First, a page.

Most agreements with CWEs include a stated commencement date and expiration date. But unlike leases, most agreements do not automatically expire on their stated expiration date. Instead they require you to provide the CWE prior notice (in some cases as much as 60 days prior notice) that you do not want the agreement to extend beyond the stated expiration date. If the required notice is not given, the agreement will continue on a month-to-month basis, and you will need to provide at least thirty (30) days’ notice to terminate the agreement. Further, most form agreements, provide that the end of the term must be the last day of a calendar month.

This type of provision may be difficult for a real estate manager to administer. For example, if the agreement requires prior notice of at least thirty (30) days and provides that the term can only end on the last day of a calendar month, then if you send a notice two days late, you will likely not be able to terminate until the last day of the following month! We know that this type of clause, where renewal beyond a stated expiration date is automatic without a prior termination notice being given, can trip up even the most careful companies. We have been involved in litigation matters focused around leases set up this way. Caveat emptor.

Some agreements also grant the CWE the unilateral right to terminate the agreement prior to the stated expiration date for any reason with little or no notice to you. If you are agreeing to commit to a term, then we think it is only fair that the CWE agree to the same term, and therefore, we would recommend either removing the right of the CWE to terminate before the stated expiration date or requiring a period of prior notice that is acceptable to you.

4. The CWE Can Change the Agreement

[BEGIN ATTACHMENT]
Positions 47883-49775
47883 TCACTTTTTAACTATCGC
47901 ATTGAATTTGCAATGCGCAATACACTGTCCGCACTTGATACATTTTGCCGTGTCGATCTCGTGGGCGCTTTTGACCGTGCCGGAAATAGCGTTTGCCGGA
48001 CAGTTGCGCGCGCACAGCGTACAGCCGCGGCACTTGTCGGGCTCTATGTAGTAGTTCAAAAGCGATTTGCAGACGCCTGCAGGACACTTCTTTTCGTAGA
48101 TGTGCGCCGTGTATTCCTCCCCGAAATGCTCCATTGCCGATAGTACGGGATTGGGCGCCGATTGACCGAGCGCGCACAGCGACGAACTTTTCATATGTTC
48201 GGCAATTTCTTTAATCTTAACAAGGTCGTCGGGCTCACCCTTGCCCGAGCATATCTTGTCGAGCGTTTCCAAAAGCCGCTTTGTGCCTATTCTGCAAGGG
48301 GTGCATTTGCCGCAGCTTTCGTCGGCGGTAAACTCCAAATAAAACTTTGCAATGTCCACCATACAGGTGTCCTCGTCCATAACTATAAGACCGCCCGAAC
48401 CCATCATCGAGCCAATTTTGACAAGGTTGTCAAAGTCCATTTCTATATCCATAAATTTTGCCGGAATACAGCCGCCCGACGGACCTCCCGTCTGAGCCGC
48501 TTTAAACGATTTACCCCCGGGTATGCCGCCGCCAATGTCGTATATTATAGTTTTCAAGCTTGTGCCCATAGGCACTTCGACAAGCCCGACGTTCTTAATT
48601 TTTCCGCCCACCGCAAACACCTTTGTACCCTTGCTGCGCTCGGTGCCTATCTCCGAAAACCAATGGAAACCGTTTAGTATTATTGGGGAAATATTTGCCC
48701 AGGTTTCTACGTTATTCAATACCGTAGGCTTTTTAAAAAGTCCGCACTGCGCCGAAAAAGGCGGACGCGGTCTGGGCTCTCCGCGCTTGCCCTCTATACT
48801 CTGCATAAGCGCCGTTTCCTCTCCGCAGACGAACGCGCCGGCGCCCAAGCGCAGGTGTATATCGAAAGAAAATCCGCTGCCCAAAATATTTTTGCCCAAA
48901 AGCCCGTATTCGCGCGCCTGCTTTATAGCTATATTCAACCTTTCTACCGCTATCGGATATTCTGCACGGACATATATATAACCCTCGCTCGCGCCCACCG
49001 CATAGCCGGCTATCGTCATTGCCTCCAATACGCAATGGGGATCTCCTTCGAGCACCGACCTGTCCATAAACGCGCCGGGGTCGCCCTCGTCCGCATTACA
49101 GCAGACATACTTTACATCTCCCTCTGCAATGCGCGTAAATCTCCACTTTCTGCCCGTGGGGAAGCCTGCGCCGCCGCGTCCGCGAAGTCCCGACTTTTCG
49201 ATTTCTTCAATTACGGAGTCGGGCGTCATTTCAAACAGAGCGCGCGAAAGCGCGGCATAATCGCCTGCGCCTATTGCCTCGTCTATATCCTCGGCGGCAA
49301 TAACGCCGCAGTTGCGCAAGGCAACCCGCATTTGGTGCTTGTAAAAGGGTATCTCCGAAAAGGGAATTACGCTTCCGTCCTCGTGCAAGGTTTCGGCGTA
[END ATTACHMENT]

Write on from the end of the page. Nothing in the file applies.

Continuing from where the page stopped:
In any lease, with the sole exception of landlord’s rules and regulations concerning conduct in the common areas of the building, the landlord cannot change any of the lease terms without the written consent of the tenant. However, in a typical CWE agreement, the CWE reserves the right to change the terms of the agreement at any time without your consent provided the CWE has given you the required prior notice of the change. If you do not then choose to terminate the agreement after receiving notice of the change (assuming you have the right to terminate at that time), then you are deemed to have ratified the change. In effect, you have been given the choice of accepting the new term or terms or leaving the co-working facility. Alternatively, if you have committed to a specific term in your agreement beyond month-to-month, then you may not have the right to terminate the agreement after receiving notice of the CWE’s change and hence may be stuck with the CWE’s change until the term expires. In this case, we would recommend removing this right from the agreement or at the very least, limiting its application.

The CWE’s right to change unilaterally the agreement may even extend to the fees you are paying under the agreement. Most agreements provide a base monthly fee which includes the use of the co-working facility, any of your exclusive space, and certain services and provide the right to purchase additional services at the CWE’s then current rates. Often the CWE will retain the right to automatically increase the base monthly fee at stated intervals (or increase the base monthly fee upon prior notice) and to increase the fees for additional services at any time. In some cases, the CWE will also reserve the unilateral right to change the services that are provided to the co-working facility (whether included in the base monthly fee or purchased separately). You may be able to terminate the agreement if the changes to the services are not acceptable, but the lack of stability in the stream of fees payable to the CWE may limit your ability to commit to a longer term agreement.